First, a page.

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2008 NVO Summer School11 Scientific Data Mining in Astronomy Kirk D. Borne George Mason University T HE.

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Presentation on theme: "2008 NVO Summer School11 Scientific Data Mining in Astronomy Kirk D. Borne George Mason University T HE."— Presentation transcript:

1 2008 NVO Summer School11 Scientific Data Mining in Astronomy Kirk D. Borne George Mason University T HE US N ATIONAL V IRTUAL O BSERVATORY

2 2008 NVO Summer School2 OUTLINE Scientific Databases Some key astronomy problems Astronomy Data Mining examples Suggested Reading Some Data Mining Software Summary

3 2008 NVO Summer School3 OUTLINE Scientific Databases Some key astronomy problems Astronomy Data Mining examples Suggested Reading Some Data Mining Software Summary

4 2008 NVO Summer School44 10 Unique Features of Scientific Data Each of these characteristics requires special handling beyond what you read in standard data mining textbooks: 1.Scientific data depend on experimental equipment and conditions. 2.Scientific data have noise. 3.Scientific data have been (or need to be) calibrated. 4.Scientific units on data values are imperative. 5.Scientific databases often contain associated columns: { value, error }. 6.Scientific data values are often non-linear (log values, magnitudes, asinh). 7.History of scientific data creation, processing, and versioning is critical = Provenance. 8.Metadata, Metadata, Metadata = tells us who, what, when, where, how. NOTE: Semantic Metadata are becoming more important = why. 9.Context is critical (e.g., brightness in an optical catalog is expressed in mags, but expressed in counts/sec in an X-ray catalog, or milli-Jansky in a radio catalog). 10.Scientific data have different levels of abstraction: raw, calibrated, reduced data products, derived information, extracted knowledge, published results. All of this makes the Data Preparation phase of any scientific data mining experiment even more critical and essential.

5 2008 NVO Summer School5 OUTLINE Scientific Databases Some key astronomy problems Astronomy Data Mining examples Suggested Reading Some Data Mining Software Summary

6 2008 NVO Summer School66 Some key astronomy problems Some key astronomy problems that can be addressed with data mining techniques: Cross-Match objects from different catalogues The distance problem (e.g., Photometric Redshift estimators) Star-Galaxy Separation Cosmic-Ray Detection in images Supernova Detection and Classification Morphological Classification (galaxies, AGN, gravitational lenses,...) Class and Subclass Discovery (brown dwarfs, methane dwarfs,...) Dimension Reduction = Correlation Discovery Learning Rules for improved classifiers Classification of massive data streams Real-time Classification of Astronomical Events Clustering of massive data collections Novelty, Anomaly, Outlier Detection in massive databases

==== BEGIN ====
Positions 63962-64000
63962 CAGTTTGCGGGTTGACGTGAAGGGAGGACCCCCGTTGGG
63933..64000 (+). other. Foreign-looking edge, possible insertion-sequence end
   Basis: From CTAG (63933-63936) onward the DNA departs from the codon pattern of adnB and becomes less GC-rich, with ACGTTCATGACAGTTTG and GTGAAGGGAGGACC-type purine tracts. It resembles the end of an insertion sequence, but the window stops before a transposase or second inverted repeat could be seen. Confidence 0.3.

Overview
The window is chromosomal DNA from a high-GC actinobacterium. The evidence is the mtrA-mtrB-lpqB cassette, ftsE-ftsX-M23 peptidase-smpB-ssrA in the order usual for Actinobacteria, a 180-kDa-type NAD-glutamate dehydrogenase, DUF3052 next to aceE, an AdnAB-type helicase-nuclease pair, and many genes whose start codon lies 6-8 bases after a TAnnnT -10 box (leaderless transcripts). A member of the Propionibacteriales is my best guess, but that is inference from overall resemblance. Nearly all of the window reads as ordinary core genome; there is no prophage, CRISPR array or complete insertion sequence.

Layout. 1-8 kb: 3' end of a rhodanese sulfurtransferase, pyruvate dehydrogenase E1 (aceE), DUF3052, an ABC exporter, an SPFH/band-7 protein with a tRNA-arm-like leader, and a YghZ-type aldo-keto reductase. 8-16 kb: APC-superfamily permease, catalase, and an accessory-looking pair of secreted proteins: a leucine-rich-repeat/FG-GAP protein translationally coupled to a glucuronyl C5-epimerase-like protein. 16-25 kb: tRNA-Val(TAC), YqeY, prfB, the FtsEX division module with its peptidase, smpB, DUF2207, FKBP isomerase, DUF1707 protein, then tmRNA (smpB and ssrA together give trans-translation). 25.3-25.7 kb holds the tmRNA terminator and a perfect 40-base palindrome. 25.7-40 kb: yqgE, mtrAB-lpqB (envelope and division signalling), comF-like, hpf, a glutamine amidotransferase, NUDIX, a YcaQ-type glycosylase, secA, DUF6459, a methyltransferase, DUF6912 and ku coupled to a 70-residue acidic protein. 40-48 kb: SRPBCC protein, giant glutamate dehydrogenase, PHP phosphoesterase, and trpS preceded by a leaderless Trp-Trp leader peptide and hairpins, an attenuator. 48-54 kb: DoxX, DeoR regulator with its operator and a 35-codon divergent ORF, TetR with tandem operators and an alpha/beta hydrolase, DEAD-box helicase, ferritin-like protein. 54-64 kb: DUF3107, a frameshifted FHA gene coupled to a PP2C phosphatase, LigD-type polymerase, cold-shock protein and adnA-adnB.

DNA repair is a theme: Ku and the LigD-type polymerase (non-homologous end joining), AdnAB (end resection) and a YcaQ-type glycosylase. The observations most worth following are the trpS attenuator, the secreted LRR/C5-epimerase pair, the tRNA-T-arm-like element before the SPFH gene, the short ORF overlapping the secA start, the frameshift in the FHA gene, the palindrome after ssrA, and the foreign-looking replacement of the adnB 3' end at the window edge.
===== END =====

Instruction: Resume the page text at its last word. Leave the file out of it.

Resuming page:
7 2008 NVO Summer School7 OUTLINE Scientific Databases Some key astronomy problems Astronomy Data Mining examples Suggested Reading Some Data Mining Software Summary

8 2008 NVO Summer School8 Classification Methods: Decision Trees, Neural Networks, SVM (Support Vector Machines) There are 2 Classes! How do you... -Separate them? -Distinguish them? -Learn the rules? -Classify them? Apply Kernel (SVM)

9 2008 NVO Summer School9 Decision Tree Classification Example: SKICAT Star-Galaxy Discrimination Reference: ftp://iraf.noao.edu/iraf/conf/web/adass_proc/adass_95/yooj/yooj.htmlftp://iraf.noao.edu/iraf/conf/web/adass_proc/adass_95/yooj/yooj.html

10 2008 NVO Summer School10 Decision Tree Classification Example: Classification of candidates for new supernova in galaxies Reference:

11 2008 NVO Summer School11 Clustering is used to discover the different unique groupings (classes) of attribute values. The case shown below is not obvious: one or two groups?

12 2008 NVO Summer School12 This case is easier: there are two groups. (in fact, this is the same set of data elements as shown on the previous slide, but plotted here using a different attribute.)

13 2008 NVO Summer School13 Clustering in multiple dimensions: colors combined from SDSS & 2MASS magnitudes

14 2008 NVO Summer School Clustering: Class Discovery and Rule Learning Clusters and the separation of classes depend on which attributes (dimensions) are chosen to be projected, as in the following star-galaxy discrimination test: 14 Reference: Not good Good

15 2008 NVO Summer School Semisupervised Learning: Outlier Detection Reference: 15 A demonstration of a generic machine-assisted discovery problem data mapping and a search for outliers. This schematic illustration is of the clustering problem in a parameter space given by three object attributes: P1, P2, and P3. In this example, most of the data points are assumed to be contained in three, dominant clusters (DC1, DC2, and DC3). However, one may want to discover less populated clusters (e.g., small groups or even isolated points), some of which may be too sparsely populated, or lie too close to one of the major data clouds. In some cases, negative clusters (holes), may exist in one of the major data clusters.

16 2008 NVO Summer School16 Outlier Detection: Serendipitous Discovery of Rare or New Objects & Events

17 2008 NVO Summer School17 Principal Components Analysis & Independent Components Analysis Cepheid Variables: Cosmic Yardsticks -- One Correlation -- Two Classes!... Class Discovery!

18 2008 NVO Summer School18 Example: SOM (Self-Organizing Map) The SOM (Self- Organizing Map) is one technique for organizing information in a database based upon links between concepts. It can be used to find hidden relationships and patterns in more complex data collections, usually based on links between keywords or metadata.

19 2008 NVO Summer School19 Mega-Flares on normal Sun-like stars = a star like our Sun increased in brightness 300X one night! … say what?? Exploring the Time Domain Astronomy Data Mining in Action

20 2008 NVO Summer School20 Example: The Thinking Telescope Sample Data Mining Applications: (credit: ) Automated Feature Extraction: Real-time identification of artifacts and transients in direct and difference images. Classifiers: Automated classification of celestial objects based on temporal and spectral properties. Anomaly Detection: Real-time recognition of important deviations from normal behavior for persistent sources.

21 2008 NVO Summer School21 From Sensors to Sense From Data to Knowledge: from sensors to sense From Data to Knowledge: from sensors to sense Data Information Knowledge

22 2008 NVO Summer School22 VOEventNet Reference:

23 2008 NVO Summer School23 Learning From Archived Temporal Data (Time Series): Classify New Data (Bayes Analysis or Markov Modeling)